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Costs of workups for the diagnosis of early arthritisResults of a nationwide survey.

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Arthritis & Rheumatism (Arthritis Care & Research)
Vol. 51, No. 4, August 15, 2004, pp 507–512
DOI 10.1002/art.20527
© 2004, American College of Rheumatology
ORIGINAL ARTICLE
Costs of Workups for the Diagnosis of Early
Arthritis: Results of a Nationwide Survey
BRUNO FAUTREL,1 ALAIN SARAUX,2 JEAN-FRANCIS MAILLEFERT,3 OLIVIER KAYE,4
PIERRE LAFFORGUE,5 RENÉ-MARC FLIPO,6 JOHN R. PENROD,7 AND FRANCIS GUILLEMIN,8 FOR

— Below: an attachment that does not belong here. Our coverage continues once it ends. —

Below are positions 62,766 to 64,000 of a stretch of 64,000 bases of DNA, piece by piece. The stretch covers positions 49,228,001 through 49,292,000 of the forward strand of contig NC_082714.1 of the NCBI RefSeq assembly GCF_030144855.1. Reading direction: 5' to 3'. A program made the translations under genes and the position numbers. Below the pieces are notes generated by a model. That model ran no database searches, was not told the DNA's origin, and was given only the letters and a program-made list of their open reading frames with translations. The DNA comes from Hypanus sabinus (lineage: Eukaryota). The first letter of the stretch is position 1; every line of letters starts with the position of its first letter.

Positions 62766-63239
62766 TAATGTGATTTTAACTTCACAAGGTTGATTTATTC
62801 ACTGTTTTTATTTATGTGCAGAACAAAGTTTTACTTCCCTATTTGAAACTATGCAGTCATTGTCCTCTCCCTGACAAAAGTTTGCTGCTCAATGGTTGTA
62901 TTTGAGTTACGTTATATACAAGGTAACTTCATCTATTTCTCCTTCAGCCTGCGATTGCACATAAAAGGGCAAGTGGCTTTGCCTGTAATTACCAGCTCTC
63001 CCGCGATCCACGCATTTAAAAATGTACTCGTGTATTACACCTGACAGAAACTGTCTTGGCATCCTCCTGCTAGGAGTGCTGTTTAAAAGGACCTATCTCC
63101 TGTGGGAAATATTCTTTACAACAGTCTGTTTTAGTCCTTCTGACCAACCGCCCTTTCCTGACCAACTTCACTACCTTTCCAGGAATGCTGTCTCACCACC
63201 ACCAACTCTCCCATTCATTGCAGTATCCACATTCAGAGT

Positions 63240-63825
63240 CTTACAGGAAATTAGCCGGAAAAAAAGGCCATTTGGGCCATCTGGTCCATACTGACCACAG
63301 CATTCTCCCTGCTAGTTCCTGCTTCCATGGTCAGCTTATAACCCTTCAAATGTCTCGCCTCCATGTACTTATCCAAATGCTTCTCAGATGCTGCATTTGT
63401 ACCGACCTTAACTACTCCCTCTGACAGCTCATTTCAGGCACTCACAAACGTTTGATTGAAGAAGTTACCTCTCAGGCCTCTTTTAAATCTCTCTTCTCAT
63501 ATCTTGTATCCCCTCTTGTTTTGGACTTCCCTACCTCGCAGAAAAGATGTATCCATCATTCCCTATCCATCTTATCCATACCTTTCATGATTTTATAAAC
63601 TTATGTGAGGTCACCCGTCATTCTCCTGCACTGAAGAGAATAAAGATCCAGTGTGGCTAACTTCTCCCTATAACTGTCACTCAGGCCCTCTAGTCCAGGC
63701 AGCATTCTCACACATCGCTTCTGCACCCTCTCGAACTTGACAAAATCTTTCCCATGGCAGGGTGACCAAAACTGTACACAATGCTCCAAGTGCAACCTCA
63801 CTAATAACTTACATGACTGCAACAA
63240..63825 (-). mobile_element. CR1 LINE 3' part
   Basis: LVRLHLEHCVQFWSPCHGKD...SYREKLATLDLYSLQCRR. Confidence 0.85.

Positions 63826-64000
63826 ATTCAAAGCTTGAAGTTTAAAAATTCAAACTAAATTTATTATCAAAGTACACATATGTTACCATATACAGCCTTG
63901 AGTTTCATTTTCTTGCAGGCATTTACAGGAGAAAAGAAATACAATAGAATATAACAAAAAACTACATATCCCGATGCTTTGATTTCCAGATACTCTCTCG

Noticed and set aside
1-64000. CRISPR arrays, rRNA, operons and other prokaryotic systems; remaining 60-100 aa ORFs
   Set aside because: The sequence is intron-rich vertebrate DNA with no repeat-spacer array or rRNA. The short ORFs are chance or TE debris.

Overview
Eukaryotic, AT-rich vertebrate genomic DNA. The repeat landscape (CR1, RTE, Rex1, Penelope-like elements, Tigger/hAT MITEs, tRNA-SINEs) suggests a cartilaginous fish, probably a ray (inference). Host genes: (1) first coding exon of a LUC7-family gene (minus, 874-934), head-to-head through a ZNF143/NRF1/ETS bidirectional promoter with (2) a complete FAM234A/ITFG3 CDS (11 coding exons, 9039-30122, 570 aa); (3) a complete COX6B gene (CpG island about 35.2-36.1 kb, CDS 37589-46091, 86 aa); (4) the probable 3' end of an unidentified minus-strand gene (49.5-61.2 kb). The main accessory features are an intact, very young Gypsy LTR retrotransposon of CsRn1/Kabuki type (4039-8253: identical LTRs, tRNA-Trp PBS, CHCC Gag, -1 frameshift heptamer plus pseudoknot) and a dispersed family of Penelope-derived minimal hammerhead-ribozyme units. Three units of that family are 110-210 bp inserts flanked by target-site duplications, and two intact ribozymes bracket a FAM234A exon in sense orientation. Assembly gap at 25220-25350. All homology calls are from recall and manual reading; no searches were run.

CLUB RHUMATISME & INFLAMMATION OF THE FRENCH SOCIETY FOR RHEUMATOLOGY
THE
Objective. To evaluate the costs of workups to diagnose early arthritis.
Methods. In 2000, the French Society for Rheumatology conducted a survey of a representative sample of French and
Belgian rheumatologists (n ⴝ 239). The respondents were asked to consider 2 hypothetical scenarios, 1 describing
undifferentiated arthritis and the other more suggestive of rheumatoid arthritis. They were then asked what diagnostic
workup they would order. Costs for each study were determined in 2001 euros, according to the French public health
system fee schedules.
Results. In total, 151 rheumatologists participated in the study (63%). The mean ⴞ SD diagnostic costs were 406.5 ⴞ
194.3 € for the case with no diagnostic clues, and 280.7 ⴞ 154.3 € for the case suggestive of early RA. Responses were very